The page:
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Kennedy v. Las Vegas Sands Corp.

United States District Court, D. Nevada

May 28, 2019

SEAN KENNEDY, et al., Plaintiffs,
v.
LAS VEGAS SANDS CORP., et al., Defendants.

          ORDER

         Presently before the court is defendants Las Vegas Sands Corp. (“Sands Corp.”) and Sands Aviation, LLC's (“Sands Aviation”) (collectively “defendants”) first motion in limine. (ECF No. 124). Plaintiffs Sean Kennedy, Andrew Snider, Christopher Ward, Randall Weston, and Ronald Williamson (collectively “plaintiffs”) filed a response (ECF No. 137), to which defendants replied (ECF No. 138).

         Also before the court is defendants' second motion in limine. (ECF No. 125). Plaintiffs filed a response (ECF No. 136), to which defendants replied (ECF No. 139).

         Also before the court is plaintiffs' motion for reconsideration. (ECF No. 127). Defendants filed a response (ECF No. 132), to which plaintiffs replied (ECF No. 135).

         Also before the court is defendants' first motion for summary judgment. (ECF No. 144). Plaintiffs filed a response (ECF No. 156), to which defendants replied (ECF No. 175).

         Also before the court is defendants' second motion for summary judgment. (ECF No. 145). Plaintiffs filed a response (ECF No. 154), to which defendants replied (ECF No. 176).

         Also before the court is defendants' third motion for summary judgment. (ECF No. 146). Plaintiffs filed a response (ECF No. 159), to which defendants replied (ECF No. 177).

         I. Facts

         Sands Corp. owns and operates several properties in Las Vegas including Sands Expo and Convention Center, the Venetian, and the Palazzo. (ECF Nos. 55, 144-8). Sands Aviation, which is a wholly owned subsidiary of Sands Corp., provides private aviation services for Sands Corp.'s personnel and guests. (ECF No. 144-8). Every flight that Sands Aviation provides includes two pilots: a pilot-in-command (“PIC”) and a second-in-command (“SIC”). (ECF Nos. 144, 156). Sands Aviation formerly employed plaintiffs as PICs. Id.

         Although Sands Aviation directly hired pilots, Sands Corp. was extensively involved in Sands Aviation's employment practices. When Sands Aviation would hire new employees, it would first contact Sands Corp. to facilitate background checks, drug tests, and process administrative paperwork. (ECF Nos. 155-1, 155-5). Once employed, Sands Aviation required employees to abide by Sands Corp.'s policies. (ECF Nos. 155-4, 155-5). If an employee violated a policy, Sands Aviation would consult with Sands Corp. to determine an appropriate way to discipline and document the violation. (ECF No. 155-5).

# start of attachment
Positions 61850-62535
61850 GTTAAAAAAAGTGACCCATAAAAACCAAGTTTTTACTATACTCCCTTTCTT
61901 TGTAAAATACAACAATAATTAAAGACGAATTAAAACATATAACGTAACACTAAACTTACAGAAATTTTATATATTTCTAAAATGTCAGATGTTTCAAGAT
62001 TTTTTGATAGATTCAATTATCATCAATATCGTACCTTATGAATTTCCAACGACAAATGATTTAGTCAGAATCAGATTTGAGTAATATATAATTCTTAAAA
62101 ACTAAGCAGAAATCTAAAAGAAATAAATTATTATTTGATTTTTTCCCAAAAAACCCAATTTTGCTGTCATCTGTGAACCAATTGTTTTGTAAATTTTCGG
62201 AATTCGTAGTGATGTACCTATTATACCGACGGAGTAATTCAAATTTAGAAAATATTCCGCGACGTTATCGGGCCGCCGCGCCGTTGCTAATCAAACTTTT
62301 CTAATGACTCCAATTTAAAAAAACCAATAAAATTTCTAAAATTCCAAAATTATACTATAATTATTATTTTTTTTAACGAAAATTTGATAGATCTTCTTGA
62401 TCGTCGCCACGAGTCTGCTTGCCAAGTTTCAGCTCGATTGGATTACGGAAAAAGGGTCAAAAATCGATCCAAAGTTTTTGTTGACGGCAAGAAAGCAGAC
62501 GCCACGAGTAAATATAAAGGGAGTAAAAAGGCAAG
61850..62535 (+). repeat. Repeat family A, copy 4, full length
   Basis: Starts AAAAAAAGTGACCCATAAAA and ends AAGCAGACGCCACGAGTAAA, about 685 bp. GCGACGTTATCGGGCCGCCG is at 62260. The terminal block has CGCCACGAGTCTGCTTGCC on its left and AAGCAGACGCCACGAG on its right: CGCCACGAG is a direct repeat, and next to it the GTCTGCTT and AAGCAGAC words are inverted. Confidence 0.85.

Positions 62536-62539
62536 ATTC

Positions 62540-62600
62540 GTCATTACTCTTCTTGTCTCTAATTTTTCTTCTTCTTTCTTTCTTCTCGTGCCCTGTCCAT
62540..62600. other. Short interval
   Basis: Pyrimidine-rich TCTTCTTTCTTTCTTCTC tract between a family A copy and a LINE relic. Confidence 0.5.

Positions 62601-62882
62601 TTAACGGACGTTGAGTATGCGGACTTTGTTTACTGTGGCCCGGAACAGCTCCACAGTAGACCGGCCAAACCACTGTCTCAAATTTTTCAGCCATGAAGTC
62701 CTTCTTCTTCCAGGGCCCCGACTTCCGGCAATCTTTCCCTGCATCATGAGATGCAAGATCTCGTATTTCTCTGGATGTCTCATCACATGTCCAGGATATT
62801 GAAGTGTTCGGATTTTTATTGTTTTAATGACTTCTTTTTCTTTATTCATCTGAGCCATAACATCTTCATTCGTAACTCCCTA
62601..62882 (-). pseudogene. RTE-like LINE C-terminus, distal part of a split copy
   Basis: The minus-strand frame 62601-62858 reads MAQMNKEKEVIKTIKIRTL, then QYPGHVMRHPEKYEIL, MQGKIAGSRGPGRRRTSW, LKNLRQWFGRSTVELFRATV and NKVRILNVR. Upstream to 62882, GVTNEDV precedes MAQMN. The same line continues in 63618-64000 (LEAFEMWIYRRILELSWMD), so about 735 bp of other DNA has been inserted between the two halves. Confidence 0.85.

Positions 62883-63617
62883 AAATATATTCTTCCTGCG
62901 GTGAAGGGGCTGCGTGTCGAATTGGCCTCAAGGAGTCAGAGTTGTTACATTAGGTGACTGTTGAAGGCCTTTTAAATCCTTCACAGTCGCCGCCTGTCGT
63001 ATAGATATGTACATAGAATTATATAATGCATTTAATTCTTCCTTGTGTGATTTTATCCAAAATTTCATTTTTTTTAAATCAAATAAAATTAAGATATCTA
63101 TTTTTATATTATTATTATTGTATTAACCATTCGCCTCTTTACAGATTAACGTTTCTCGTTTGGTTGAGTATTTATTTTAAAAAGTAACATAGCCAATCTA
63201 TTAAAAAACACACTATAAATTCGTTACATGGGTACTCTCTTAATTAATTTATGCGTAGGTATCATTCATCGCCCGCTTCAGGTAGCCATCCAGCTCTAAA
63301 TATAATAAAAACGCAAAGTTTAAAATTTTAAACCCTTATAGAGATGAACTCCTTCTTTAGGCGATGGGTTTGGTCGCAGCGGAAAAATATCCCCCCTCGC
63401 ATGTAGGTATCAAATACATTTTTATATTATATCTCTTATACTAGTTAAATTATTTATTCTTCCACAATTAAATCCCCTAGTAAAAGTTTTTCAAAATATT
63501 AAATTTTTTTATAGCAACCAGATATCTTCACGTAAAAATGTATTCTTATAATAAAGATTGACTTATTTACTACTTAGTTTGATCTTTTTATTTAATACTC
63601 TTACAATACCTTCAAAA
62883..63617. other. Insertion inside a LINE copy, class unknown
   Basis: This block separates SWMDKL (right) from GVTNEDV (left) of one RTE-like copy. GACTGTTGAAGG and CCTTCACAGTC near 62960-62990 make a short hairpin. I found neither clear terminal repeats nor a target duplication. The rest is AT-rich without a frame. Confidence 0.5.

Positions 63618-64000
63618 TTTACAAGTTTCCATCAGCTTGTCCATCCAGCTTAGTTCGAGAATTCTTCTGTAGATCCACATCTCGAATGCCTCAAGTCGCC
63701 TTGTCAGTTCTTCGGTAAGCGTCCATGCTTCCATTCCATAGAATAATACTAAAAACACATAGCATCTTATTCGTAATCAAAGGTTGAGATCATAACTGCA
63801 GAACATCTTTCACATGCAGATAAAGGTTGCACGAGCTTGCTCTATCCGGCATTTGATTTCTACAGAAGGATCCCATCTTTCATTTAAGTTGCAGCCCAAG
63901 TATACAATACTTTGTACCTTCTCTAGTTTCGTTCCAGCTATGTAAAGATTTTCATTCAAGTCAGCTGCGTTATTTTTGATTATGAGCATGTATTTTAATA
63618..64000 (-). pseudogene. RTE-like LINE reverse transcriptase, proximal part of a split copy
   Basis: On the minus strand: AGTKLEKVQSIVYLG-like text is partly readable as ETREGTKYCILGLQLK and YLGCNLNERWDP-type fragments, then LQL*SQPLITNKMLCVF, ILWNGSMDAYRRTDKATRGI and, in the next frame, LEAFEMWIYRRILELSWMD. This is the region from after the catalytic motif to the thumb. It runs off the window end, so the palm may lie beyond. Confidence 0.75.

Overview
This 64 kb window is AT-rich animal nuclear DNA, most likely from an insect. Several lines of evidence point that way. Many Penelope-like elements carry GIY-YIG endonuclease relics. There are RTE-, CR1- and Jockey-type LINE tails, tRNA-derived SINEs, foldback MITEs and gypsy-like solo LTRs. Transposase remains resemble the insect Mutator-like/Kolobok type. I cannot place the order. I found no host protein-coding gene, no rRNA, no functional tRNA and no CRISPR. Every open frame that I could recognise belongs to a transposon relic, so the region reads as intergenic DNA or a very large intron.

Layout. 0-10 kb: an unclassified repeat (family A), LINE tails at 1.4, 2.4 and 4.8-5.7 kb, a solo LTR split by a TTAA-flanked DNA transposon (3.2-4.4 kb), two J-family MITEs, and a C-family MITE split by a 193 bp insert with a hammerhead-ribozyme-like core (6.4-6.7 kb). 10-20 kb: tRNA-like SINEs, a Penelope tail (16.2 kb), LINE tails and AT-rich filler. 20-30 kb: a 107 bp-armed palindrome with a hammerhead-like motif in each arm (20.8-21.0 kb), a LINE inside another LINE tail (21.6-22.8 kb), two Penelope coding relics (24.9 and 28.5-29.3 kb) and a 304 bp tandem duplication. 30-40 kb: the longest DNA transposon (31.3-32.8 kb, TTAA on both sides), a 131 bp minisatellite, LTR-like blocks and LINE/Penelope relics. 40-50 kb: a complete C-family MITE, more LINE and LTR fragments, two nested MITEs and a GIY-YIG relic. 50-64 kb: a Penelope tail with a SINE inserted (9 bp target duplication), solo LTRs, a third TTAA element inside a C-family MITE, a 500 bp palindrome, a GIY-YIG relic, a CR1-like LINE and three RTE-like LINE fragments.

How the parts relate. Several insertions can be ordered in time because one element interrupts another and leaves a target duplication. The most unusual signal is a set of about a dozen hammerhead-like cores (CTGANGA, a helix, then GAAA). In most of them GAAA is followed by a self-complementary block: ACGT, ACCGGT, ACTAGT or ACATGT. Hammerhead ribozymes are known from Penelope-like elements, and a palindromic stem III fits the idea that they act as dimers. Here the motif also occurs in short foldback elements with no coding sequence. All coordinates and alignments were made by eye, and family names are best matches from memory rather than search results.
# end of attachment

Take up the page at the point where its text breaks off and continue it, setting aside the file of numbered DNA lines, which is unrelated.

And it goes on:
Pilots had several other conditions of employment that Sands Corp. controlled, such as the manner in which pilots generated time share reports and maintained flight logs. (ECF Nos. 155-17, 155-18). Sands Corp. also directly paid Sands Aviation's pilots and set their rate of pay. (ECF Nos. 155-16, 155-25, 155-26). Lastly, in cases of employment termination, Sands Aviation would typically seek Sands Corp. for advice and consultation. (ECF No. 155-5).

         Defendants hired plaintiffs as PICs in furtherance of their private aviation services. (ECF No. 144-8). However, the nature and scope of a PICs duties is unclear. Defendants have provided deposition testimony showing that PICs bear greater responsibility than a SIC with regards to flights safety decisions, operational control of the aircraft, and authority over flight crew. (ECF Nos. 144-3, 144-4, 144-5, 144-6, 144-7, 144-10). Plaintiffs contested defendants' position by providing deposition testimony and documentary evidence showing htat PICs and SICs share most responsibilities. (ECF No. 144-8, 157-6, 157-7).

         The parties are substantially in agreement regarding the following facts pertaining to plaintiffs' employment.

• Kennedy worked as a PIC from October 10, 2011, to April 20, 2017, and received an annual salary ranging from $125, 000.00 to $142, 151.10. (ECF No. 144-3).
• Snider worked as a PIC from March 20, 2014, to September 2, 2016, and received an annual salary ranging from $125, 000.00 to $130, 049.92. (ECF No. 144-4).
• Ward worked as a PIC from April 20, 2013, to July 4, 2017, and received an annual salary of $125, 000.00 to $145, 000.00. (ECF No. 144-5).
• Weston worked as a PIC from February 10, 2014, to July 2017 and received an annual salary of $150, 000.00 to $159, 181.10. (ECF No. 144-6).
• Williamson worked as a PIC from June 2011 to April 2017 and received an annual salary of $125, 000.00 to $142, 151.10. (ECF No. 144-7).

         Plaintiffs' annual salaries did not include overtime compensation. See (ECF Nos. 144, 156).

         On March 27, 2017, plaintiffs initiated this action. (ECF No. 1). On August 2, 2017, plaintiffs filed their first amended complaint seeking three years of unpaid overtime, liquidated damages, and attorney's fees for defendant's alleged violations of the Fair Labor Standards Act (“FLSA”), 29 U.S.C. § 207 et seq., which requires employers to pay time and a half for hours that employees work beyond 40 hours per week. (ECF No. 55). Approximately one year later, defendants filed their answers to the amended complaint. (ECF Nos. 111, 112).

         Now, the parties have filed several motions requesting multiple forms of relief, including exclusion of evidence, reconsideration of a court order, and summary judgment. (ECF Nos. 124, 125, 127, 144, 145, 146).

         II. Legal Standard

         a. ...


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